“Do it for the culture / They gon’ bite like vultures …” – Quavo, from Migos’ 2017 “T-Shirt”
Because already, infatuation with the chain teeters on appropriation. There’s always this tension when something very black — like a big gold chain, being worn by black men — “catches on.” The success of a thing or a gesture or a style is great, but then suddenly it’s not “ours” anymore, the benefit of it is going to everyone else and it’s wrung out and dead before it can be fully enjoyed.
It’s a feel-good story until it isn’t, right? Take the dab for instance, popularized in 2015 by Migos and brought to the doorstep of middle America on Sundays by Carolina Panthers quarterback Cam Newton. Everyone did the dab. That includes candidates such as Hillary Clinton, as well as Speaker of the House Paul Ryan’s son.
The dab became a caricature of itself. A pure, fun creation of popular hip-hop was bastardized by an American culture that has always fed off its energy — and yet is so very often ultimately demonized. Comedian Paul Mooney talks about in a bit called “Ugly On Us But Cute On Them” in 2012’s The Godfather of Comedy.
He could well have added big jewelry. On black people: grotesque, over the top, showy. On others: bold, edgy, fancy, innovative.
The turnover chain is more talked about right now than the race for the Heisman Trophy. Everyone wants in on the most recent gold mine, the flavor of the moment. But however impossible, how about we try to let the players have this moment? And let’s not forget: Their spontaneously joyful on-field marketing of the chain has generated hundreds of thousands of dollars, if not more, yet the guys on the field are entitled to none of the profits. The chain should be theirs.
The turnover chain is a flashback to “The U” that was the baddest, most intimidating and most threatening force in college football. But the rules changed, and the brand of bullying that made Miami nationwide goons (but neighborhood superstars) has been discontinued. So it begs the question, will this new we-the-best momentum of the chain soon feel the clip of new rules? Yes, because, as ESPN’s Dan Le Batard recently said, “This team is still black. And the people doing the ravaging on defense are still black. There will be a turning on that. Showboaty black guy rarely gets embraced. … To be honest with you, if we’re going deep into this, the chain is the only thing from those overtly black Miami teams that is allowed in 2017.”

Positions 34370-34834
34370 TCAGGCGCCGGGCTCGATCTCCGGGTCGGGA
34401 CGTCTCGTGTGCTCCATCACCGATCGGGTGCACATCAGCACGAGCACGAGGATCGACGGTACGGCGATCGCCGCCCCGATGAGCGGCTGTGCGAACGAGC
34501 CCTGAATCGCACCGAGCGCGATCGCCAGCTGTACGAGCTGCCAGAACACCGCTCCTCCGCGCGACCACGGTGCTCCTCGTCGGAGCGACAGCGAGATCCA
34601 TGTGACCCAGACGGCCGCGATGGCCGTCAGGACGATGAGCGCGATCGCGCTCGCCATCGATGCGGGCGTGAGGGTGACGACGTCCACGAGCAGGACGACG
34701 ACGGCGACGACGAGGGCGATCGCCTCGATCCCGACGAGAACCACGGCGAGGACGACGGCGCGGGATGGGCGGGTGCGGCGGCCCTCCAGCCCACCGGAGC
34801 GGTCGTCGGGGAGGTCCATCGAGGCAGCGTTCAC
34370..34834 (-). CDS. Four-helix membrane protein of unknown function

“Don’t look down on the youngsters because they wanna have shiny things.” — Pimp C, 2013’s “F—WithMeYouKnowIGotIt”
How long The U’s undefeated season lasts is no guarantee, especially since there’s a date with No. 4 and defending national champion Clemson on the very near (Dec. 2) horizon. Yet, there’s history that shines brighter than the 900 orange and green sapphires swaying back and forth on the necks of players who have revived arguably the most culturally relevant college football program of all time.
The chain creates excitement on the field. The chain is useful because the players are motivated by that gleaming trophy. And the chain is important far beyond just the Instagram ops for celebrities and fly-by-night fans. Don’t let the University of Miami’s turnover chain die the same death as the dab. Don’t let the true essence of the chain be swept under the rug. Don’t allow the history of the chain and its place in Miami culture to be overlooked. Because it’s going to happen. If it hasn’t started already.